The Legacy Mission at County Faculty of Morris Declares Its Ultimate Programming for Spring Featured are a Dialogue on an Oscar-Nominated Documentary, a Incapacity Rights Activist and Extra

RANDOLPH, NJ: The Legacy Project at the County College of Morris (CCM) completes its programming for 2021 with several notable online programs. This includes an evening reflection on the Oscar-nominated documentary Crip Camp, a discussion with a well-respected disability rights activist, a talk on America in the post-Cold War world and a retelling of a woman’s search for justice.

To register for an event, send an email to [email protected]. A zoom link is provided.

The upcoming legacy project programs are:

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A lecture by Dr. Stuart Gottlieb, Columbia University, Tuesday, April 20, 12:30 p.m.

Dr. Stuart Gottlieb, a faculty member at Columbia University’s School of International and Public Affairs and a member of the Saltzman Institute of War and Peace Studies, will give a talk on “America in the Post-Cold War World: An Unsafe Experiment with Power”. Gottlieb is currently working on a book entitled “Experimental Power: The Rise and Role of America in World Affairs” (Yale University Press).

Journalist Sierra Crane Murdoch, Thursday, April 22nd, 7pm

A Q&A with renowned journalist and writer Sierra Crane Murdoch. She will speak about her 2020 book, Yellow Bird: Oil, Murder, and a Woman’s Search for Justice in the Indian Land, which the New York Times calls a “Notable” book.

An evening of reflection on Crip Camp: A Disabled Revolution, April 27th, 7pm

A discussion about the Oscar-nominated documentary “Crip Camp: A Disability Revolution” with disability rights activist Judith Heumann. “Crip Camp” was nominated for the best documentary of the year. ASL interpreters will be in attendance and Zoom audio subtitles will be available.

A discussion with the disability rights activist Judith Heumann – Thursday, April 29th, at 7 p.m.

The discussion is sponsored by New Jersey AHEAD, the New Jersey Council for the Humanities, and the CCM Office of Accessibility Services and Commemoration Committee, and includes Judith Heumann, a lifelong advocate for the rights of people with disabilities. ASL interpreters will be in attendance and Zoom audio subtitles will be available.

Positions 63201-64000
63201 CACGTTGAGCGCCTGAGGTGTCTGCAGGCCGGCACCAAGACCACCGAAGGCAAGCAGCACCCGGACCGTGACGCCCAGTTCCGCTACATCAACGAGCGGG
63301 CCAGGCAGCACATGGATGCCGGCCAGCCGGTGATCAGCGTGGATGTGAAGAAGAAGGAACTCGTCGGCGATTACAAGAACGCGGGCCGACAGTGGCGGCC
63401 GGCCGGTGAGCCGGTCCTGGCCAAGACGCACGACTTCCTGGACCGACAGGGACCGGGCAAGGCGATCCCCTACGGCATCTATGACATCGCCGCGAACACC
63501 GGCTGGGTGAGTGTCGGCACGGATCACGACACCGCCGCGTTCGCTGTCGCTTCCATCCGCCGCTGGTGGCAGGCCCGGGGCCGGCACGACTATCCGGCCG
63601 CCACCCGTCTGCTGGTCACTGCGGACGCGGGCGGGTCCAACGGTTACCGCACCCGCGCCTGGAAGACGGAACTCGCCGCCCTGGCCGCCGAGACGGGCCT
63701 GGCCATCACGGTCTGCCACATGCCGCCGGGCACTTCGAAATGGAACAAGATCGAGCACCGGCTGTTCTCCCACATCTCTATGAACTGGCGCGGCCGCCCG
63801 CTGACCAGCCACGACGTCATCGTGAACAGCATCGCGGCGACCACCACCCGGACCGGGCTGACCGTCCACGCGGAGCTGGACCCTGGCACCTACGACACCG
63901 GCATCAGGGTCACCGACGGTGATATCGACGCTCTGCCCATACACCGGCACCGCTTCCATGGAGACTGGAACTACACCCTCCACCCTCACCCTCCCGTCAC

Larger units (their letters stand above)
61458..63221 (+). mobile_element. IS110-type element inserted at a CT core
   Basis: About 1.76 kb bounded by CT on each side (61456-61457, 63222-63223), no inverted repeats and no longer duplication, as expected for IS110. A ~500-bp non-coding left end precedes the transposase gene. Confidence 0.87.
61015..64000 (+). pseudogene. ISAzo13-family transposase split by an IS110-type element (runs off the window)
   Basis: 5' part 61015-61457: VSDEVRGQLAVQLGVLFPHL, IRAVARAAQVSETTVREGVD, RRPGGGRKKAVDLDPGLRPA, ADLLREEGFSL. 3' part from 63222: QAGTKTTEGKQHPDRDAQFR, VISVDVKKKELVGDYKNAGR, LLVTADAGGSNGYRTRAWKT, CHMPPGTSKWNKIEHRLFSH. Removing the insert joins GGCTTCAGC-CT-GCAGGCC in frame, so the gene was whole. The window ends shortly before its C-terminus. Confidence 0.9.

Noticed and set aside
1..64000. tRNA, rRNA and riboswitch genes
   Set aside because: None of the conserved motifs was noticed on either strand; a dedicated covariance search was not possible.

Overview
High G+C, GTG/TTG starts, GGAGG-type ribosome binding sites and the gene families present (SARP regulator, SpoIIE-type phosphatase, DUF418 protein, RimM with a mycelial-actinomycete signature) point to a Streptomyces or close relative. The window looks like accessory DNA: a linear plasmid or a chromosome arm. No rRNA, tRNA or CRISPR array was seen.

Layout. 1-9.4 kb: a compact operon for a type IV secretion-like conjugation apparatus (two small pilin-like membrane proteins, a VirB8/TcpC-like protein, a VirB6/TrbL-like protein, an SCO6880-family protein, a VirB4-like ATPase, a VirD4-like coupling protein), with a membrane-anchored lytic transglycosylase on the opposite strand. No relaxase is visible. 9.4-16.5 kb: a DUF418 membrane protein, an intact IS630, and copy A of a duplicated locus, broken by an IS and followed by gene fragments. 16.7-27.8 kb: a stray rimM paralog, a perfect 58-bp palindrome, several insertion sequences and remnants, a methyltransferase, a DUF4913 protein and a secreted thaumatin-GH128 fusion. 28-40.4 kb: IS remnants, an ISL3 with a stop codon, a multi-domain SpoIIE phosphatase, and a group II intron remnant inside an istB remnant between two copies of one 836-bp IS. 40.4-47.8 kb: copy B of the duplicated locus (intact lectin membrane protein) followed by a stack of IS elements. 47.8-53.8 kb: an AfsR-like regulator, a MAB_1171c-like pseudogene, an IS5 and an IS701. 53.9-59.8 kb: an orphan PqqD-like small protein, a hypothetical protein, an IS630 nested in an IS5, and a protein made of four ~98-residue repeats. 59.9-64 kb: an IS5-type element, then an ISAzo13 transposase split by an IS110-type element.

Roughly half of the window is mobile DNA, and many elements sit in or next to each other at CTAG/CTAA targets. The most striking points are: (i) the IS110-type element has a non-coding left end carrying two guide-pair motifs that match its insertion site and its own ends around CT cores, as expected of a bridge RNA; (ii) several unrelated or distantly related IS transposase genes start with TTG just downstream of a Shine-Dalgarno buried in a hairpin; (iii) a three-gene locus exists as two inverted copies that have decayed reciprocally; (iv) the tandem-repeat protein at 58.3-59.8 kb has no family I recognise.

Heumann contracted polio in Brooklyn in 1949 and began using a wheelchair for mobility. She was denied school attendance because she was classified as a “fire hazard”. Her parents played a strong role in the fight for her rights as a child, but Heumann soon found that she had to be advocacy in collaboration with other disabled people due to constant discrimination.

She is now an internationally recognized leader in the disability rights community. She is the author of Being Heumann: An Unrepentant Paper by a Disability Activist, a paper co-authored with Kristen Joiner.

“Judith Heumann is the personification of the Disability Rights Movement,” said Maria Schiano, MSW, director of the Office of Accessibility Services at CCM; AHEAD General Director; and President of New Jersey AHEAD. “This discussion means everything, especially to disabled students, faculty, staff, and community members. Personally, it is a dream come true and an incredible honor to share the same space with one of the greatest disability advocates ever. “

“It is an incredible honor to welcome disability rights activist Judith Heumann to the Legacy Project,” said Professor John Soltes, co-chair of the Legacy Project. “She continues to change the world as she enters and we are so grateful that she is part of this presentation of the Legacy Project.”

“I’m thrilled to have the opportunity to attend Judith Heumman’s event on April 29th – I know she’s a rock star for so many others,” added Laura J. Brenner-Scotti, ADA coordinator and Associate Director of the Office of Accessibility Services at Thomas Edison State University.

Part of the programming of the CCM Legacy Project is made possible by a grant from the New Jersey Council for the Humanities, a government partner of the National Endowment for the Humanities. Any views, results, conclusions, or recommendations expressed in these programs do not necessarily reflect those of the National Endowment for the Humanities or the New Jersey Council for the Humanities.

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